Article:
Double-Stranded RNA (dsRNA) Viruses
Similarly, rotavirus has also been shown to suppress PB assembly (Montero et al., 2008; Bhowmick et al., 2015). Upon infection, it reduces the cytosolic levels of Xrn1, Pan3, and Dcp1a, but no GW182 in a time-dependent manner (Bhowmick et al., 2015). Furthermore, it has been shown that rotavirus infection induces the relocalization of Xrn1, Dcp1a, and PABP to the nucleus (Montero et al., 2008; Bhowmick et al., 2015), and to sequester most of the PB components into RFs, with the exception of DDX6, Edc4, and Pan3 (Dhillon and Rao, 2018; Dhillon et al., 2018), and to accelerate Pan3 decay by the NSP1 protein (Bhowmick et al., 2015).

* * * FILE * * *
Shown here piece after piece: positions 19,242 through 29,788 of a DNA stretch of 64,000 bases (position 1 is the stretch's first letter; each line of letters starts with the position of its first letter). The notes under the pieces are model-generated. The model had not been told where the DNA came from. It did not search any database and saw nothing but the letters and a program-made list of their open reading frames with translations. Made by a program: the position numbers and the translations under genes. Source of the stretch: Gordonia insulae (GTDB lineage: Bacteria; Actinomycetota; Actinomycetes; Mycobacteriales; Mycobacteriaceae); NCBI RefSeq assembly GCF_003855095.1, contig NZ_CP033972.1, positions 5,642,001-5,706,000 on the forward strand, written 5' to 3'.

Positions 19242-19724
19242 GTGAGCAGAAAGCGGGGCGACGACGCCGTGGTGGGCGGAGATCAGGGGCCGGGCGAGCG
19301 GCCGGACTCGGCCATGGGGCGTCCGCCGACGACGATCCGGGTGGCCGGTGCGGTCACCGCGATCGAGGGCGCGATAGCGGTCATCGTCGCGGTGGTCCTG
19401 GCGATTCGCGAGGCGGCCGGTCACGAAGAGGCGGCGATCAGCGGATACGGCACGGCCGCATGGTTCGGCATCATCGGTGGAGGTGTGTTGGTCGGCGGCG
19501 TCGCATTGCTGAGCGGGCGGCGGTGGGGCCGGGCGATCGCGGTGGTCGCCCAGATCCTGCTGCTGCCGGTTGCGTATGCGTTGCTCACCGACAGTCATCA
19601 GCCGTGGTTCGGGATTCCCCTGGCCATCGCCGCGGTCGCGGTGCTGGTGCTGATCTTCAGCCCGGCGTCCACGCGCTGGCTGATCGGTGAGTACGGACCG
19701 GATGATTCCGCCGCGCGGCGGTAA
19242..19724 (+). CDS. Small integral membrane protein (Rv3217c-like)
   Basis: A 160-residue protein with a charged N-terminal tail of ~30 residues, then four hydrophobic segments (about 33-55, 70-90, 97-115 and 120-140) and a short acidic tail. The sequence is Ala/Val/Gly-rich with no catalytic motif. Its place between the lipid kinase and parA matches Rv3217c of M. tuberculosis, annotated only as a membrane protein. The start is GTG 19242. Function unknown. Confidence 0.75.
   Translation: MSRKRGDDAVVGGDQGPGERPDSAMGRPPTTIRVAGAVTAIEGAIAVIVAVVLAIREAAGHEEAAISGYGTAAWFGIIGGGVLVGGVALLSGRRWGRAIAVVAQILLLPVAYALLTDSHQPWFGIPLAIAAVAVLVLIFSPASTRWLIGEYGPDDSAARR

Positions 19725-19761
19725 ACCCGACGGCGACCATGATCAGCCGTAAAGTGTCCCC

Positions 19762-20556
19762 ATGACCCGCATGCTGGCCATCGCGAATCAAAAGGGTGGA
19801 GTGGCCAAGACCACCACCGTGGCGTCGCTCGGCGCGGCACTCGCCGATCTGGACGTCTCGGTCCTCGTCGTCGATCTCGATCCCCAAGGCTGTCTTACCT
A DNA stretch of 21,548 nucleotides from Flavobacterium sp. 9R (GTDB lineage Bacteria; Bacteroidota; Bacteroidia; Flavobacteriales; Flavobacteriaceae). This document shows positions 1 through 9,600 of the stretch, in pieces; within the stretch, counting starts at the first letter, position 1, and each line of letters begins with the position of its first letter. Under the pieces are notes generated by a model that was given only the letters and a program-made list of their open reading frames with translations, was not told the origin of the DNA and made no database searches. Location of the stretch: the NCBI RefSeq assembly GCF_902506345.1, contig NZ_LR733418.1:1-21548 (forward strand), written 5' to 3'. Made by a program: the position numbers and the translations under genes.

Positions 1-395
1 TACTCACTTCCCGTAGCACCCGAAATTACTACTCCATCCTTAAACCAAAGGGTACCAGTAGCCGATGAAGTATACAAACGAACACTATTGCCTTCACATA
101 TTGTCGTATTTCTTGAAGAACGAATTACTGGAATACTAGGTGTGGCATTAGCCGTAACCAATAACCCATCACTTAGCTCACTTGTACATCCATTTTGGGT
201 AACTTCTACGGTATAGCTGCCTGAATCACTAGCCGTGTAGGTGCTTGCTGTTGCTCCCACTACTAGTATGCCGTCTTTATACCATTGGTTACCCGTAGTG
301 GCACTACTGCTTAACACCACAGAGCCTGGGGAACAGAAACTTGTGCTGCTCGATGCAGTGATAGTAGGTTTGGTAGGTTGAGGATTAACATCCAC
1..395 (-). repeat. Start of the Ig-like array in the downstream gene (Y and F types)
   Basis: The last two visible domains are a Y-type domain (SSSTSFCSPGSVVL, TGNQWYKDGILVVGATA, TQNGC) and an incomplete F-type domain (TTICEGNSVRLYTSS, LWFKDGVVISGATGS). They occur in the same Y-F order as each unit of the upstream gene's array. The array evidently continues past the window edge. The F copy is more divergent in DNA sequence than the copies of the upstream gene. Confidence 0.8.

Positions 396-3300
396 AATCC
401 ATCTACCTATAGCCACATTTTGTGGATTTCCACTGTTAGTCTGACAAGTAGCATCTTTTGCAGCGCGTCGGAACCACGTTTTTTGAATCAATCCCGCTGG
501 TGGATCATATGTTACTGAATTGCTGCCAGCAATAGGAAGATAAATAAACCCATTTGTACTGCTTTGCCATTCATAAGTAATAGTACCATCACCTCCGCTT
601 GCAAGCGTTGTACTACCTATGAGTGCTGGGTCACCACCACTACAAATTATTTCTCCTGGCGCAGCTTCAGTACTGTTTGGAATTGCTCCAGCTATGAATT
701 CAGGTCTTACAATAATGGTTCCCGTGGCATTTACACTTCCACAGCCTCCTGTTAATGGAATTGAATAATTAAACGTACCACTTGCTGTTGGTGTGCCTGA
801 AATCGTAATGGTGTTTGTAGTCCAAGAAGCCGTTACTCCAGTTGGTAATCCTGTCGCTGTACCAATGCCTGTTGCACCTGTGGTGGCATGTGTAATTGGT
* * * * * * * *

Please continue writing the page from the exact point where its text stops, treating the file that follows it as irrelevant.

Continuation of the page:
Positive-Sense Single Stranded RNA ((+) ssRNA) Viruses